This embryonic rogues’ gallery revolves around the most important new character introduced by the prequel, Nivola’s Dickie, the doomed father of serial fuck-up Christopher Moltisanti. He foreshadows Tony’s agonies of leadership far more than Tony’s own father, played by Jon Bernthal as a dim, swaggering thug. By comparison, Dickie is a Shakespearean figure whose attempts at operating by a moral code (well, by Mafia standards) are ruptured by uncontrollable outbursts of violence and poisoned by guilt.
Casting Goodfellas’ Ray Liotta as Dickie’s monstrous father, whose laboured grunts through the bedroom wall are somehow the most disturbing sound in a film that also features a hideous bit of freelance dentistry, is much more than a mob-movie in-joke — but it adds a layer of irony, given that the Mafia depicted here is pre-postmodern. The mobsters in the TV show were shaped by seeing themselves on screen, as if performing a wise-guy routine for an invisible audience. Would they have behaved in quite the same way before The Godfather? Tony has a famous line in the pilot episode — “Lately, I’m getting the feeling that I came in at the end. The best is over” — which suggests that he grew up in the glory days; now those glory days are on the big screen, but the only thing more glamorous about them is the wardrobe. There’s already the stink of decay.
What’s genuinely new for a franchise that previously confined people of colour to supporting roles is the introduction of Newark’s black population, specifically Dickie’s runner-turned-rival Harold McBrayer (Leslie Odom Jr.). The movie uses the famous riots of 1967 both to cover up a crime and to spur Harold into demanding more than scraps from the table. Once it snaps into the 1970s, we see how the growth of radical black consciousness filtered into organised crime and glimpse the white flight that turned the Sopranos into suburbanites, although there’s a sub-plot for Harold which unpleasantly plays into the Mafia’s racist paranoia.
This conflict between the declining Italians and insurgent black gangsters invites unflattering comparisons to Fargo’s similarly themed fourth season, which has enough time to give both sides of that war equal attention, and much more besides. Harold’s transformation relies on clumsy shorthand (ballooning afros, a Last Poets concert) in lieu of scenes that might have given him real depth and agency. He is less a person than a symbol of the social change that the Moltisanti/Soprano empire can’t even understand, let alone halt, and his arc is wrapped up in a mid-credits sting which feels like a mildly insulting afterthought. Vera Farmiga as Livia, Tony’s mother and master of mindfuckery, also smoulders with untapped potential.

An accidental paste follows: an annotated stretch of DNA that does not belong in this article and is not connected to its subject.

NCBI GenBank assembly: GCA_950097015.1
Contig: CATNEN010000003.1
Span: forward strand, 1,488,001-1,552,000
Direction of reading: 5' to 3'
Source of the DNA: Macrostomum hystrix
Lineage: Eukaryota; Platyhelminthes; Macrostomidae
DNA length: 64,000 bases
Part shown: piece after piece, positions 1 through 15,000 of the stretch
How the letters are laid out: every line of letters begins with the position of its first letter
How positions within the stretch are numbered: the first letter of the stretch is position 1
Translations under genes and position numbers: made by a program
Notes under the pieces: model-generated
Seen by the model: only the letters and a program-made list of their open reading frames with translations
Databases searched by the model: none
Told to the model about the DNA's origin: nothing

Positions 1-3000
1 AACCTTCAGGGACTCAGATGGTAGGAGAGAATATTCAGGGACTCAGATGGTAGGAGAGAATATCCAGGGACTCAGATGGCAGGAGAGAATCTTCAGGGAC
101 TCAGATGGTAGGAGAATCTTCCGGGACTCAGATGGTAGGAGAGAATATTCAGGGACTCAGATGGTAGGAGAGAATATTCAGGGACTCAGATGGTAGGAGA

I have no bias towards television. Some potentially great movies have been fattened into slow-moving miniseries solely because that’s where the money is. But it’s hard to watch The Many Saints of Newark, entertaining though it is, without wondering why it needed to be a movie. Solidly directed by Alan Taylor, whose spotty CV ranges from some of the best Sopranos episodes to the absolute worst Marvel movie (Thor: The Dark World), it’s neither as strange and grubby as the TV show nor particularly cinematic. With its ensemble cast and myriad sub-plots, this is a narrative that could have done a lot more with six hours (at least) than with two, and ends with Dickie’s story concluded but the adolescent Tony’s just beginning. Had it come out as a stand-alone movie in 1997, we wouldn’t be wondering about these alternatives, but our viewing metabolism has changed, and it was The Sopranos that changed it. Like Tony, Dickie and Harold, we want more.
“Someone once said that movies are a cathedral, and I do still feel that,” Chase told Brett Martin. “A cathedral is big. It’s epic. It’s intense.” It’s almost tragic that Chase made a watershed TV show that was as big, epic and intense as any movie and then refused to accept it. Now he’s made a movie that feels smaller in every way. I want to tell him that he built his cathedral years ago.